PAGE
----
Here’s an actual quote from White House press secretary Sarah Sanders on Monday afternoon: “The president still feels there was a large amount of voter fraud.”
But, here’s the thing: Last I checked, how the President or me or anyone else “feels” about a topic is not a substitute for the established facts. And, in this case the established facts simply do not bear out what Trump feels.
Study after study has shown that allegations of widespread and/or coordinated voter fraud simply isn’t a thing.
Take this study by Loyola Law School professor Justin Levitt, in which he tracked US elections from 2000 to 2014 in search of voter fraud, or, as he put it, “specific, credible allegation that someone may have pretended to be someone else at the polls.”
He found 31 such instances out of more than 1 billion (yes, billion with a “b”) votes cast. Thirty-one! That’s .0000031% of all ballots cast.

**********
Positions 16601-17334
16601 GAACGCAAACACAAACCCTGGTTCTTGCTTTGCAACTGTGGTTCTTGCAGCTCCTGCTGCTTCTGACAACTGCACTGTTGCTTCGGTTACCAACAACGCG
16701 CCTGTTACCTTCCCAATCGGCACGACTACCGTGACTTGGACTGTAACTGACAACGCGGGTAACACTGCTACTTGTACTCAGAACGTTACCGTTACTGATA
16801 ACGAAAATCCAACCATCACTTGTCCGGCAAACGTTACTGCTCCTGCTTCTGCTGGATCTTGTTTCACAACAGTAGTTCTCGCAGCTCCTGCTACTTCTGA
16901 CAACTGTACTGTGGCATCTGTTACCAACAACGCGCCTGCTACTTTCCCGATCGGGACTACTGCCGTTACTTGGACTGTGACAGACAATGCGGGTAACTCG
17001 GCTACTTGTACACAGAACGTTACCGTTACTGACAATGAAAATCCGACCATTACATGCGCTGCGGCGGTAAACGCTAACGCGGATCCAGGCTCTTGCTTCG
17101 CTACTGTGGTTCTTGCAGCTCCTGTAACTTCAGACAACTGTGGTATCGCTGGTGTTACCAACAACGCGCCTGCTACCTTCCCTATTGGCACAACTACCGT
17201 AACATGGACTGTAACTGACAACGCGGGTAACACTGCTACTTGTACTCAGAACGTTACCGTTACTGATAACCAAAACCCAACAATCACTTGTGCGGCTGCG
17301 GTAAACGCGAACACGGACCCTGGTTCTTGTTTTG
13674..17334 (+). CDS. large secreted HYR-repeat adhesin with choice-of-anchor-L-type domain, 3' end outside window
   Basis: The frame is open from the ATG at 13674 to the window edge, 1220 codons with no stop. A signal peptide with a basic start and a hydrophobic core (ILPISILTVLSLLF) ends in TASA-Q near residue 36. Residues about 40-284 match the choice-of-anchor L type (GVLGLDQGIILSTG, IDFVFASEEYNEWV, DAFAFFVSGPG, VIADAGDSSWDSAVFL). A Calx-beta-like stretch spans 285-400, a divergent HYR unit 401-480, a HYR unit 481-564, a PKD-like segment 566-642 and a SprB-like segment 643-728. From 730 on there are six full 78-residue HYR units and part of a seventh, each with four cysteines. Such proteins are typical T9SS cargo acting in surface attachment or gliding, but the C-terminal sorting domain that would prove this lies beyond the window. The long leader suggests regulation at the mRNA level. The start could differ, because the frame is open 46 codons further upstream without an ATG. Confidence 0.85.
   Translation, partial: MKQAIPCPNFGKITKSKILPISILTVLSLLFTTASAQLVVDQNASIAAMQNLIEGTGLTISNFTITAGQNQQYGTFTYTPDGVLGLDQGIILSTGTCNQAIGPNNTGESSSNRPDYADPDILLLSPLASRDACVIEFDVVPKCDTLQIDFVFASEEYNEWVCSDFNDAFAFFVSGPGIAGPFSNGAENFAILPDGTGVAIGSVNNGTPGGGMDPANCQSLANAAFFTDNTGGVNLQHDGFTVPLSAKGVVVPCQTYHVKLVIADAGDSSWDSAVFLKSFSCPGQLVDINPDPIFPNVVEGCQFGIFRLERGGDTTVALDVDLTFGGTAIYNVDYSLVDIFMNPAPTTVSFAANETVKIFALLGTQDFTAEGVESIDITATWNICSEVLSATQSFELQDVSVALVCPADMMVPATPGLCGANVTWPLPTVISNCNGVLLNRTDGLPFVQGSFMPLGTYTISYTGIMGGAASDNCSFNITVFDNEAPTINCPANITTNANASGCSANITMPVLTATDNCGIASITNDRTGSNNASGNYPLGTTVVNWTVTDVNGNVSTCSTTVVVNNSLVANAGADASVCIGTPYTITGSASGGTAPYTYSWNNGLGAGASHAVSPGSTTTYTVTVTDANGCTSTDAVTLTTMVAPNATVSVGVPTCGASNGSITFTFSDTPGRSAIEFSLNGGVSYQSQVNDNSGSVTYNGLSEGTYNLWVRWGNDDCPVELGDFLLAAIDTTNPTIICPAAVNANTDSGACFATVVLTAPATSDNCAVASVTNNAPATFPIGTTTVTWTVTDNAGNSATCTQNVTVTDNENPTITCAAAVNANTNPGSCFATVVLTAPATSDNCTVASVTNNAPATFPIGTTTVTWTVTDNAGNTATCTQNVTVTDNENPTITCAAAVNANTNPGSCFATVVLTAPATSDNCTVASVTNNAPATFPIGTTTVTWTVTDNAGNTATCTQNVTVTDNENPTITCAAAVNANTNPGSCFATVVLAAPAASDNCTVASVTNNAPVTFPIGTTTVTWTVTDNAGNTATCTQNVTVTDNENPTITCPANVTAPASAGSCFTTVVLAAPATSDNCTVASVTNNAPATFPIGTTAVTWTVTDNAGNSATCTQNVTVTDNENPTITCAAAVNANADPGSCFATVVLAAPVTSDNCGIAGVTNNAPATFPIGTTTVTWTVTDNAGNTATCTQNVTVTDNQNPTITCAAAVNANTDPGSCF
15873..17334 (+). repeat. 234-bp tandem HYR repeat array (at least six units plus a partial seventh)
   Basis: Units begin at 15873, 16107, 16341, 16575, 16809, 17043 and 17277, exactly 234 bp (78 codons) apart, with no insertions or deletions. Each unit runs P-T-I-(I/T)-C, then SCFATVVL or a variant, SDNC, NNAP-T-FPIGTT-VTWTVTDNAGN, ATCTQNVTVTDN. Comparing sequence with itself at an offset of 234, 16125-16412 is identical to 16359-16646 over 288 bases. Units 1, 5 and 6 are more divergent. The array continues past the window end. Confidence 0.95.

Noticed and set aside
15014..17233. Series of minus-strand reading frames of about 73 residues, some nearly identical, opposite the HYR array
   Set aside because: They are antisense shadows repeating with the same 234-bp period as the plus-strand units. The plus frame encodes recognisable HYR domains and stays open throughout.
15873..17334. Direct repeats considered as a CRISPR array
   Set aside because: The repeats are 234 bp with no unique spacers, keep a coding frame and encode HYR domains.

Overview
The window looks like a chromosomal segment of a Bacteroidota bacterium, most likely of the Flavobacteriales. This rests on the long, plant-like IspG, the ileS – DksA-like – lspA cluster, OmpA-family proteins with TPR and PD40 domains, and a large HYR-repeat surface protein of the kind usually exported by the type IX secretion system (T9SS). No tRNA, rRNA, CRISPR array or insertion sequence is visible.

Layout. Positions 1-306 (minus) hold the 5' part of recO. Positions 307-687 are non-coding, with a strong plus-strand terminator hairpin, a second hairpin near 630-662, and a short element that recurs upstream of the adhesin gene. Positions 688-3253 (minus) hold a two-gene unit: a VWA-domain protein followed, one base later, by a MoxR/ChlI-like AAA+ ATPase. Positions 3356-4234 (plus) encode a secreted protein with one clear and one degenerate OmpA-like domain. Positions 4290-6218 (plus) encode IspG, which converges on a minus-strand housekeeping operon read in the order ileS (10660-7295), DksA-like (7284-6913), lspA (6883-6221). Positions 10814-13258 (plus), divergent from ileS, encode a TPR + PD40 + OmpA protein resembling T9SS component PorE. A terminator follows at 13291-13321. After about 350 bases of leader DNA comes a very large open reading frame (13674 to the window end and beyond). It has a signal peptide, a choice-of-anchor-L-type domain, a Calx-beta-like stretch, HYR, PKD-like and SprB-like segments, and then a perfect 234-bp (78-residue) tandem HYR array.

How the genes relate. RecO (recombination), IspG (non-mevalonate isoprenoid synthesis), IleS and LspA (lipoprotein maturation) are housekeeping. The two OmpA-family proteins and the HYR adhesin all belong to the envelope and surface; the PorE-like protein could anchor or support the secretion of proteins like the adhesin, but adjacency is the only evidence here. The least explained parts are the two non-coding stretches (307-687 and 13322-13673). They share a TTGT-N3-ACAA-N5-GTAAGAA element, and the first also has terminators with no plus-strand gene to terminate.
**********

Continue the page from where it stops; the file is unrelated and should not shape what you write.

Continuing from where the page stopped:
(That doesn’t mean that each of those 31 shouldn’t be examined closely in hopes of making that number zero. But what it does mean is that there is simply no evidence of any sort of broad-scale voter fraud in the country.)
In lieu of any evidence, Sanders offered this by way of explanation for Trump’s “feeling”: “We certainly know that there were a large number of incidences reported, but we can’t be sure exactly how much because we weren’t able to conduct the full review that the President wanted because a number of states did not want to cooperate and refused to participate.”
It’s true that Trump’s vote fraud commission languished after 44 states and the District of Columbia failed to turn over some information to the group. But, that was far from a partisan move; 44 states refused!
And, citing that refusal as proof that some sort of bombshell details of widespread voter fraud does exist is super super sketchy.
Read Monday’s full edition of The Point newsletter.